Fix this by passing the option from the transport code through to remote helpers, and from the HTTP remote helper down to send-pack.

With this change, we can detect if the server side rejects the push and report back appropriately.

Note the difference in the messages: the remote side reports "atomic transaction failed", while our own checking rejects pushes with the message "atomic push failed".

Document the atomic option in the remote helper documentation, so other implementers can implement it if they like.

So the Documentation/gitremote-helpers.txt now includes:

'option atomic' {'true'|'false'}:

When pushing, request the remote server to update refs in a single atomic transaction.
If successful, all refs will be updated, or none will.
If the remote side does not support this capability, the push will fail.

Before Git 2.27 (Q2 2020), "git push --atomic" used to show failures for refs that weren't even pushed, which has been corrected.

See commit dfe1b7f, commit f38b168, commit 46701bd, commit 865e23f, commit 7dcbeaa (17 Apr 2020) by Jiang Xin (jiangxin).
(Merged by Junio C Hamano -- gitster -- in commit 5b6864c, 28 Apr 2020)

send-pack: mark failure of atomic push properly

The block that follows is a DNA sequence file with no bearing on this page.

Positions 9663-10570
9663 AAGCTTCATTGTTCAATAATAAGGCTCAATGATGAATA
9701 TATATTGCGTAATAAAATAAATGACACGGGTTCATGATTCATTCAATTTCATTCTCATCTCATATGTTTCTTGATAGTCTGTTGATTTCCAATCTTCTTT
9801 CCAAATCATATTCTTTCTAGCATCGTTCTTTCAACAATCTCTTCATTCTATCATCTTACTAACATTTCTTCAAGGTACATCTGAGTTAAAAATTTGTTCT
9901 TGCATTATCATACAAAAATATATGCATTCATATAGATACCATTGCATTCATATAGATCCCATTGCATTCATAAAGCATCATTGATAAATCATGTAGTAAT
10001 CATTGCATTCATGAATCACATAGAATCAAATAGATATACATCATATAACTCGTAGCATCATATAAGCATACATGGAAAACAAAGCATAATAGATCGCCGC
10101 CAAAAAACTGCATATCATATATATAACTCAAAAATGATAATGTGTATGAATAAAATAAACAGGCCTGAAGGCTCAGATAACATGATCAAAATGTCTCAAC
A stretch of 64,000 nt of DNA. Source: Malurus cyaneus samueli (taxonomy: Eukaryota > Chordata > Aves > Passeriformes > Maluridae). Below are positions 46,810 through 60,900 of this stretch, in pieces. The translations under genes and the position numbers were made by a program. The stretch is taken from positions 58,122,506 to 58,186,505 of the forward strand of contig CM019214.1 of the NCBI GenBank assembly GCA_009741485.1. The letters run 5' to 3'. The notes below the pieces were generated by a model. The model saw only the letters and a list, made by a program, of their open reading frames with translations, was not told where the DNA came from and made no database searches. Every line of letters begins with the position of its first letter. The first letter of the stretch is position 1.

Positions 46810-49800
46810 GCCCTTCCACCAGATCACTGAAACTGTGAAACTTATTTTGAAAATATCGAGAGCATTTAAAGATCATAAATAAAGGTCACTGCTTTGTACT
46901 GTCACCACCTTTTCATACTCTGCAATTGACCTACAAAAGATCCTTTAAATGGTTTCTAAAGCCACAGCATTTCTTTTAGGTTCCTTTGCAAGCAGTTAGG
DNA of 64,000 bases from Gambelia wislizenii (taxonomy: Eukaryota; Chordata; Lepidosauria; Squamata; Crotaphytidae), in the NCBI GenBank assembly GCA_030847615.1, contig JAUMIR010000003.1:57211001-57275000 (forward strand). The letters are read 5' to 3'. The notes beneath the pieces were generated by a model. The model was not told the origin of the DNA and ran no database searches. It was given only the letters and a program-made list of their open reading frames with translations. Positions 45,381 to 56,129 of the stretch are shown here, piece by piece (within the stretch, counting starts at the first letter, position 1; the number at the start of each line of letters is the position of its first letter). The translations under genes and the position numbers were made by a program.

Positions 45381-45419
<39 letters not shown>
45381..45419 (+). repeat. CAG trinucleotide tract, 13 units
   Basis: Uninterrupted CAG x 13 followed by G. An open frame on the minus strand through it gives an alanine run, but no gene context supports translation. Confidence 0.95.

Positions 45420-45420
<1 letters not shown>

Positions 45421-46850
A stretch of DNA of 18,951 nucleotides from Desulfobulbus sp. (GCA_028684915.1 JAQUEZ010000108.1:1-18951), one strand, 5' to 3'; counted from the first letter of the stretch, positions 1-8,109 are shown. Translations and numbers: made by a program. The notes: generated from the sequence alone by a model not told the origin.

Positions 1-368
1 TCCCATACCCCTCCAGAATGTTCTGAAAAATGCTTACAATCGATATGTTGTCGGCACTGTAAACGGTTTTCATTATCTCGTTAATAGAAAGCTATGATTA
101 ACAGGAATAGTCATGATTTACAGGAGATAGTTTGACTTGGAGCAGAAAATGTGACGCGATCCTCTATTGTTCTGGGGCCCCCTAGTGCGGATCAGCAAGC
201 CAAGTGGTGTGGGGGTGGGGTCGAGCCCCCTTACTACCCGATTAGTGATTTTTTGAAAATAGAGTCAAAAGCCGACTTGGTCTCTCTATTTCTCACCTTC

Signed-off-by: Jiang Xin

When pushing with SSH or other smart protocol, references are validated by function check_to_send_update() before they are sent in commands to send_pack() of "receve-pack".

For atomic push, if a reference is rejected after the validation, only references pushed by user should be marked as failure, instead of report failure on all remote references.

Commit v2.22.0-1-g3bca1e7f9f (transport-helper: enforce atomic in push_refs_with_push, 2019-07-11) wanted to fix report issue of HTTP protocol, but marked all remote references failure for atomic push.

In order to fix the issue of status report for SSH or other built-in smart protocol, revert part of that commit and add additional status for function atomic_push_failure().

The additional status for it except the "REF_STATUS_EXPECTING_REPORT" status are:

  • REF_STATUS_OK : Assume OK for dryrun or status_report is disabled.

original answer (May 2016)

I am pushing to a BitBucket server

Only BitBucket support can confirm with you:

  • their exact git version for their git hosting server
  • if that feature was explicitly deactivated (git config receive.advertiseatomic 0) or not.

I suspect it is not yet activated, as most git clients might not be at git 2.4 or more level that I mentioned in February 2015.

  • I do not mean that it is being pushed to a BitBucket cloud server. It is being pushed to a private server running BitBucket that I am the administrator. I updated the server to use 2.8.1, and there is nothing configured on the remote repository for receive.advertiseatomic. I am wondering if it has something to do with the fact that it is over http protocol, in which case it the web app might not be accepting the --atomic option. It is also intersting that the client doe not fail, and let me know that the remote cannot process atomic. May 31, 2016 at 2:37
  • @JosephK.Strauss it should work over http. Did you try with an explicit git config receive.advertiseatomic 1 (even though it should be the default). Do you have a reproducible case?
    – VonC
    May 31, 2016 at 6:41